2 one branch, some were another branch, some were one rank, some

3 were a different rank, and so on; and some were specifically

4 told by their supervisors that their discharge had nothing to

5 do with unit cohesion or troop morale, the stated purposes of 04:16

6 the policy.

7 So that's what this is about. It has nothing to do

8 with undermining or belying our facial challenge to the

9 Constitution. We're not bringing cases on behalf of these five

10 or six individuals. And they are all different and hardly 04:16

11 cumulative.

12 THE COURT: I'm not persuaded that it's cumulative.

13 That's not a concern to me. I think the number that you gave

14 in your papers, if I recall correctly, was 13,400 persons

15 discharged; so five or six in what's going to be a relatively 04:16

16 short case -- I don't think the testimony is going to take --

17 I'm just not concerned about whether the testimony is

18 cumulative.

19 But in order for the testimony to be relevant in a

20 facial challenge, it can't be testimony that is directed 04:17

21 solely -- or it shouldn't be directed at all, but it can't be

22 directed solely to showing how the policy, as applied to them,

23 is unconstitutional.

24 So it has to be relevant to showing how -- as I

25 understand the argument that you made in the papers and the 04:17

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1 argument that you made just now, their testimony must, as I

2 understand it, be directed to showing how the intrusion -- that

3 is, in this case, the policy -- it goes to the issue of whether

4 the policy significantly furthers the important government

5 interests and whether the intrusion is necessary to further 04:17

6 that interest. So it's a bit of a fine line. But the

7 testimony has to be considered in light of that.

8 It's almost as though, if it was being tried to a

9 jury, I would be instructing the jury they consider it only for

10 those purposes, not to consider it in terms of the effect or 04:18

11 the application of the policy on the individuals.

12 MR. WOODS: Yes, Your Honor. Lots of the facial

13 challenge cases that we have cited to you do involve the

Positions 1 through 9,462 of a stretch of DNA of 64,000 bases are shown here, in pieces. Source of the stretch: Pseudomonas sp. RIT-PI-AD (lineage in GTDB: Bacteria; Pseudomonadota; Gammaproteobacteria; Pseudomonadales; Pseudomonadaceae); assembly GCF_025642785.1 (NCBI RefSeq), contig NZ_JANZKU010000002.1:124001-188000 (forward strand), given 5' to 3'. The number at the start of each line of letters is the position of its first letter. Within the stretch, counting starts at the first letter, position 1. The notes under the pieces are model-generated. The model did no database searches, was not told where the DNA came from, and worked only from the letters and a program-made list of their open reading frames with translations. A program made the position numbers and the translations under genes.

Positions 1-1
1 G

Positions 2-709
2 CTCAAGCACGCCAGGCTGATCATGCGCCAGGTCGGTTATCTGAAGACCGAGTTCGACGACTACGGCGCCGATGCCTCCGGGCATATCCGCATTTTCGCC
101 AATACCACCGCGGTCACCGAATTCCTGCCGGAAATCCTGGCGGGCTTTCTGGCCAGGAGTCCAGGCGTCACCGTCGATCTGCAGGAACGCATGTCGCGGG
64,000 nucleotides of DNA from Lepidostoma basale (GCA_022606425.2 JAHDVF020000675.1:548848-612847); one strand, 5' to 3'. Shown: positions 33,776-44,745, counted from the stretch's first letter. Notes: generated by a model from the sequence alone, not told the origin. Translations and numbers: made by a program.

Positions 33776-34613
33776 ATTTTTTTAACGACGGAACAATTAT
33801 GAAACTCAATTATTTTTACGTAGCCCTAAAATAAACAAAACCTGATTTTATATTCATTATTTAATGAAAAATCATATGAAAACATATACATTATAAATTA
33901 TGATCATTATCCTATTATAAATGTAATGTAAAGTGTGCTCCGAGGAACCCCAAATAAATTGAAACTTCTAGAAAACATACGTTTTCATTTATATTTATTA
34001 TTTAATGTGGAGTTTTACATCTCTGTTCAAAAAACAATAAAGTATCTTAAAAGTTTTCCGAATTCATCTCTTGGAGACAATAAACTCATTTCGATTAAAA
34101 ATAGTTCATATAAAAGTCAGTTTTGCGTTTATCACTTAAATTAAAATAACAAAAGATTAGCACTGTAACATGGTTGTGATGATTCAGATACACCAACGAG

14 presentation of evidence along the way about how that statute

15 has worked in practice. One of the things that seems -- 04:18

16 THE COURT: But not to show that as applied, it's

17 unconstitutional; only to show that the plaintiff meets its

18 burden of showing -- well, succeeding on a facial challenge.

19 MR. WOODS: Right. And I know the government keeps

20 trying to bring up the fact that it's a facial challenge, which 04:19

21 we have not disputed all along; but there is, of course,

22 nothing at all improper about facial challenges.

23 What we've seen in the facial challenges the more we

24 study them, Your Honor, is that the ones that the government

25 cites are the cases where the facial challenge is made 04:19

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1 immediately upon the enactment of the statute. Immediately.

2 And the cases we're citing are cases where there's a

3 longer-developed record.

4 THE COURT: Slow down, please.

5 MR. WOODS: Sorry. 04:19

6 What I was trying to say, Your Honor, was that some

7 of the cases about facial challenges are cases where the facial

8 challenge is made immediately. And those are the cases where

9 the facial challenge seldom works, because there's not enough

10 record to show whether it's going to work or not. 04:19

11 So the cases we're citing to you are cases where

12 facial challenges have been upheld after trials with evidence.

13 And those cases happened longer than the other cases; they

14 happened at some point years after the enactment of the

15 statute. And that's what this case is. 04:20

16 THE COURT: All right.

17 Well, let's move to the motion with respect to the

18 expert witnesses, where the government is seeking to bar the

19 plaintiff's seven experts. The government characterizes the

20 testimony of these witnesses as testimony that the policy 04:20

21 continues to have no rational basis today and argues that the

22 testimony is inadmissible under Rules 402 and 702 -- that is,

23 it's neither reliable nor relevant -- and then also argues, in

24 the alternative, that if admissible, it should be limited under

25 Rule 403 to one witness per topic, because otherwise it's 04:21

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1 cumulative.

2 So the seven witnesses are Lawrence Korb -- I'll go

3 through them quickly. I just have a couple of comments about

4 each. I have different concerns about each of them than are